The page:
Kennesaw State is the No. 4 seed in the region, but the Owls are on the bubble after two rounds at 3-under 573. Austin Vick’s 69 and Jimmy Beck’s 70 helped keep their team within striking distance with one day to go. 

“Everybody knows what’s at stake,” coach Jay Moseley said. “The nerves are just something you’ve got to learn to embrace.”

Clemson appeared to be on its way to shooting itself out of the tournament when four of its players signed for a 74 or worse on Friday. Then came Austin Langdale, whose career-best 68 put the Tigers two shots out of fifth place. 

“With all of the teams this close,” coach Larry Penley said, “it may come down to a swing or two. You’ve just gotta have fun with it, but you can almost want it too much sometimes. You’ve just gotta be able to channel it.” 

The final round of NCAA regionals is always the most stressful day of the year. With so many teams in the mix, this site should be particularly entertaining. 

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What's in the bag: CareerBuilder winner Rahm

By Golf Channel DigitalJanuary 22, 2018, 10:37 pm

Jon Rahm defeated Andrew Landry in a playoff to earn his second PGA Tour title at the CareerBuilder Challenge. Here's what's in his bag:

Driver: TaylorMade M4 (9.5 degrees), with Aldila Tour Green 75 TX shaft

Fairway wood: TaylorMade M3 (19 degrees), with Aldila Tour Green 75 TX shaft

Irons: TaylorMade P790 (3), P750 (4-PW), with Project X 6.5 shafts

Wedges: TaylorMade Milled Grind (52, 56 degrees), Milled Grind Hi-Toe (60 degrees), with Project X 6.5 shafts

Putter: TaylorMade Spider Tour Red

Ball: TaylorMade TP5x

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Strange irked by Rahm-Landry friendly playoff

By Jason CrookJanuary 22, 2018, 9:45 pm

Curtis Strange knows a thing or two about winning golf tournaments, and based on his reaction to the CareerBuilder Challenge playoff on Sunday, it’s safe to say he did things a little differently while picking up 17 PGA Tour victories in his Hall-of-Fame career.

While Jon Rahm and Andrew Landry were “battling” through four extra holes, Strange, 62, tweeted his issues with the duo’s constant chit-chat and friendly banter down the stretch at La Quinta Country Club, where Rahm eventually came out on top.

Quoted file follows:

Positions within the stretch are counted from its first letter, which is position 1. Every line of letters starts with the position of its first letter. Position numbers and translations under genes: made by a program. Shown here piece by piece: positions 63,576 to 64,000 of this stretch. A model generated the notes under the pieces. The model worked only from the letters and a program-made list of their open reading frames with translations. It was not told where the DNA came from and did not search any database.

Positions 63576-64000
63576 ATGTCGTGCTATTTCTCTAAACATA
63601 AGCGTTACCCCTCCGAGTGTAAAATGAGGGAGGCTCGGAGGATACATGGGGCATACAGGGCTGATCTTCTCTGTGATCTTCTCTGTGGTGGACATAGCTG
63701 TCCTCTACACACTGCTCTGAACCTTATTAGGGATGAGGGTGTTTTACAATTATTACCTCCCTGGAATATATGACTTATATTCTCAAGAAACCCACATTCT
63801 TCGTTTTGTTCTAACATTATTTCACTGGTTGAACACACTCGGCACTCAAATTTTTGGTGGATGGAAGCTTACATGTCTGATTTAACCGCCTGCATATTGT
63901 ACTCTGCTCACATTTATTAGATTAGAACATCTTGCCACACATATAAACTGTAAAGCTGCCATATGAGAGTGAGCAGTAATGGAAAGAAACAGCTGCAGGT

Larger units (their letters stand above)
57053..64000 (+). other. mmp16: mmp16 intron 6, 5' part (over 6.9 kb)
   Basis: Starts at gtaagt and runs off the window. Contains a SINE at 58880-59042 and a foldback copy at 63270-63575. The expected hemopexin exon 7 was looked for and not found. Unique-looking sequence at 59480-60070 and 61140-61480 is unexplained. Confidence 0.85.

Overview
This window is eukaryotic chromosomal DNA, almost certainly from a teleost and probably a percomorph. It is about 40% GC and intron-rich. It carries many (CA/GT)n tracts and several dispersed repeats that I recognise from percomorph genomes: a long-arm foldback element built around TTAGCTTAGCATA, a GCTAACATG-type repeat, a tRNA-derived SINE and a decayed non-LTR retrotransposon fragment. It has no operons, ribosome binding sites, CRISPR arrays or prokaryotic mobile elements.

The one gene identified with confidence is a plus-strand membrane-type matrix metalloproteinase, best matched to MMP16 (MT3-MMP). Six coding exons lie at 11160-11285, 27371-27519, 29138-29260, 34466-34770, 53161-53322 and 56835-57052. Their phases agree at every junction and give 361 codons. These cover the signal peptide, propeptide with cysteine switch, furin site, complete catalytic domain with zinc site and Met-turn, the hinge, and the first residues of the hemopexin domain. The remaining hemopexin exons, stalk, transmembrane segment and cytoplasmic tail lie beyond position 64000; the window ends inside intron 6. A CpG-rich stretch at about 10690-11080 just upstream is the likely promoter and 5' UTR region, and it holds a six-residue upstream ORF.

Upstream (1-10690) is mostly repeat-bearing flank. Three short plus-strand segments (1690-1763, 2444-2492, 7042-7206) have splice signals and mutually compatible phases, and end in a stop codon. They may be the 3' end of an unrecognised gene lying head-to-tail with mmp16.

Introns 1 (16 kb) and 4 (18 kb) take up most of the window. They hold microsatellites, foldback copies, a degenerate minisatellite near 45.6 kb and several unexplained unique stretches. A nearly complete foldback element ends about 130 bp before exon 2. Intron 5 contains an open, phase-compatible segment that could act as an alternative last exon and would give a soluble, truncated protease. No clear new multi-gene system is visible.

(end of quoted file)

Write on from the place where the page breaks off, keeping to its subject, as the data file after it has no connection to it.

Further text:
The two-time U.S. Open champ then engaged with some followers to explain his point a little more in depth.

So, yeah ... don't think he's changing his perspective on this topic anytime soon ever.

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Randall's Rant: The Euros won't just roll over

By Randall MellJanuary 22, 2018, 9:36 pm

The Ryder Cup may not be the King Kong of golf events yet, but you can hear the biennial international team event thumping its chest a full eight months out.

As anticipation for this year’s big events goes, there is more buzz about Europe’s bid to hold off a rejuvenated American effort in Paris in September than there is about the Masters coming up in April.

Thank Europe’s phenomenal success last weekend for that.

And Rory McIlroy’s impassioned remarks in Abu Dhabi.

And the provocative bulletin board material a certain Sports Illustrated writer provided the Europeans a couple months ago, with a stinging assault on the Euro chances that read like an obituary.

McIlroy was asked in a news conference before his 2018 debut last week what he was most excited about this year.

The Ryder Cup topped his list.

Though McIlroy will be trying to complete the career Grand Slam at Augusta National come April, he talked more about the Ryder Cup than he did any of the game’s major championships.

When asked a follow-up about the American team’s resurgence after a task-force overhaul and the injection of young, new star power, McIlroy nearly started breaking down the matchup. He talked about the young Americans and how good they are.